I have been involved with delegations that travel to Washington regularly to speak about mortgage industry regulations and legislation. Now more than ever to address what can be done to bring about better equality and accessibility for everyone. The very fabric of our industry is providing people with the opportunity to own a home. The reality that some remain left out of that process due to a gap in affordability and availability is something I feel passionately about. I want to help find effective, long-term solutions.

I feel strongly about having a seat at the table. I go because I have learned my voice has value. Yes, schedules are difficult for most of us, and each time I go, I am glad I made the effort. As much to share my perspective as to learn from others in the room. We can affect positive outcomes. We already are.

Do you have a favorite book and why would you recommend it to others?

A. I have many favorites. One is Words to Live By written by Eknath Easwaran. It is a collection of daily affirmations. I no longer read it daily, but I have opened it often over the many years since I was given my now well-thumbed copy.

I find the lessons contained in the short passages resonate and I have always found comfort, validation, and inspiration within them.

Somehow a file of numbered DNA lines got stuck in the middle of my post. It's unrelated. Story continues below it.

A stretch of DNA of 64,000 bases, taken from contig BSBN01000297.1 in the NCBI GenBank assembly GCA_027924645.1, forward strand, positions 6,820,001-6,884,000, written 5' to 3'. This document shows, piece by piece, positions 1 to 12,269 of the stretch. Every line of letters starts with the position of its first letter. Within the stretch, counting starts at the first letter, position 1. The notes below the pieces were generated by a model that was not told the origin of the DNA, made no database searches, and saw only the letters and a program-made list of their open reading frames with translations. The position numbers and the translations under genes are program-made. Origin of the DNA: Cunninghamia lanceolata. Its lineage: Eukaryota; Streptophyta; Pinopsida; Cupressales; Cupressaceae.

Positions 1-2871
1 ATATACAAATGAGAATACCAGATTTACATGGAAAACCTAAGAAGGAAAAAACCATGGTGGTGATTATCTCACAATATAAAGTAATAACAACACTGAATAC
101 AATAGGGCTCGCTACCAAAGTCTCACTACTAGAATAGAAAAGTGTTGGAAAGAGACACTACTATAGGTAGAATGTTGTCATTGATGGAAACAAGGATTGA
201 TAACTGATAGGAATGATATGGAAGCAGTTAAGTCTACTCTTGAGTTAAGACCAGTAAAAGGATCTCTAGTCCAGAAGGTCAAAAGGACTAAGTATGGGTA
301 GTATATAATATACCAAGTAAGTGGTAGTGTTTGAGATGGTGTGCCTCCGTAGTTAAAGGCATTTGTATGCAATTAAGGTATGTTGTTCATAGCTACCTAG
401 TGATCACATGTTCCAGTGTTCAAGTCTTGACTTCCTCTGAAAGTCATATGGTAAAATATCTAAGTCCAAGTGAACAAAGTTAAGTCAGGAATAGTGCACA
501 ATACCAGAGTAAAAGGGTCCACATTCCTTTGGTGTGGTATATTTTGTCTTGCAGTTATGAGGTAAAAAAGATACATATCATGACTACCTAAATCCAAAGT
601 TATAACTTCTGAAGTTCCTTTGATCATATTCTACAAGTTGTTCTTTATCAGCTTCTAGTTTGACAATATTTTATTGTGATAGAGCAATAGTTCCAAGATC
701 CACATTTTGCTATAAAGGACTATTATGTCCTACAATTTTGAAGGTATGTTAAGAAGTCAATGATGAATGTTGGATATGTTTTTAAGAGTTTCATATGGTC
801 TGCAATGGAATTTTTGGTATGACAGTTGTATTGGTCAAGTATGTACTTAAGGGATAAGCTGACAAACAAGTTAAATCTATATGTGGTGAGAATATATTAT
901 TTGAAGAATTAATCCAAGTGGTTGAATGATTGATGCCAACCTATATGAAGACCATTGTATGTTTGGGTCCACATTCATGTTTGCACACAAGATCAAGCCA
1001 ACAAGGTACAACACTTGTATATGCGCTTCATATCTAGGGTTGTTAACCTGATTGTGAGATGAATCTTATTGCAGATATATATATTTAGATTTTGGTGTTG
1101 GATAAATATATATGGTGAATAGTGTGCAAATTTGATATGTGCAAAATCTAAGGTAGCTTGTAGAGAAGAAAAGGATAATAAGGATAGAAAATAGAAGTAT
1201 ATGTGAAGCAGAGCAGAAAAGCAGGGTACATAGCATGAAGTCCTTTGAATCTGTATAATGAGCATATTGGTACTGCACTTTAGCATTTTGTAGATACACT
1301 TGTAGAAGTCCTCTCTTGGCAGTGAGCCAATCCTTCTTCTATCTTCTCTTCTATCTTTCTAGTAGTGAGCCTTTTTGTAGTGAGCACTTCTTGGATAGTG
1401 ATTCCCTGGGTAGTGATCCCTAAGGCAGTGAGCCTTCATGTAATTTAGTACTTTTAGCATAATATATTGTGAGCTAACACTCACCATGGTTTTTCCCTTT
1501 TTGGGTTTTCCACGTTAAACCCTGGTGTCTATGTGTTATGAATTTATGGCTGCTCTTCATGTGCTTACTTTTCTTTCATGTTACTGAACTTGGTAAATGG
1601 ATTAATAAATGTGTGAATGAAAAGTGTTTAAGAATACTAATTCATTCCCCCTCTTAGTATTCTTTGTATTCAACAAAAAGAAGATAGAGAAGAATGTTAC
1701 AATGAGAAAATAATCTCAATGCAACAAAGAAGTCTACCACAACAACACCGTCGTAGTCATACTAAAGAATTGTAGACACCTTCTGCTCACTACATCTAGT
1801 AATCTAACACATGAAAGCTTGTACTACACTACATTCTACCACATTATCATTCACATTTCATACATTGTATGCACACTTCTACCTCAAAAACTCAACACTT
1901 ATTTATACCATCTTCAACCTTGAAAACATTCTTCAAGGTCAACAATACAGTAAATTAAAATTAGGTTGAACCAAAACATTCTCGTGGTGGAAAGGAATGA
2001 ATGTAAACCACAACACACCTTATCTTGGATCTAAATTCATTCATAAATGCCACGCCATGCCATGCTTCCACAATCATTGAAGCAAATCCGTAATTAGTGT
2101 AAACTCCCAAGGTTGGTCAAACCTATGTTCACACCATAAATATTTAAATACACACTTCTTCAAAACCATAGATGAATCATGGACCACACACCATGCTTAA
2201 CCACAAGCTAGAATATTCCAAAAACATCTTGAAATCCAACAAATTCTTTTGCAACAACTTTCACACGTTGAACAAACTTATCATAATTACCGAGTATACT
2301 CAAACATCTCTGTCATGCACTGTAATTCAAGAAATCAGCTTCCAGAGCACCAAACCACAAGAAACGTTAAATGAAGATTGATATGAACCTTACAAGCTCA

When I want to read something mindless for fun, I have an electronic reader but this book I have in the original paper form. There is something more substantive and timeless about a physical book. Yes, I still love a great bookstore.

If there was one message, you would like to be remembered for what would it be?

A. Kindness is so vital. It is especially important in these troubled times that we remember to think of others more than ourselves.

Never underestimate the power we each have to make a difference.

This article was originally published in the Mortgage Women Magazine September 2022 issue.
Headshot of Laura Brandao
Laura Brandao

Laura Brandao is president at American Financial Resources, Inc.

Published on
Sep 13, 2022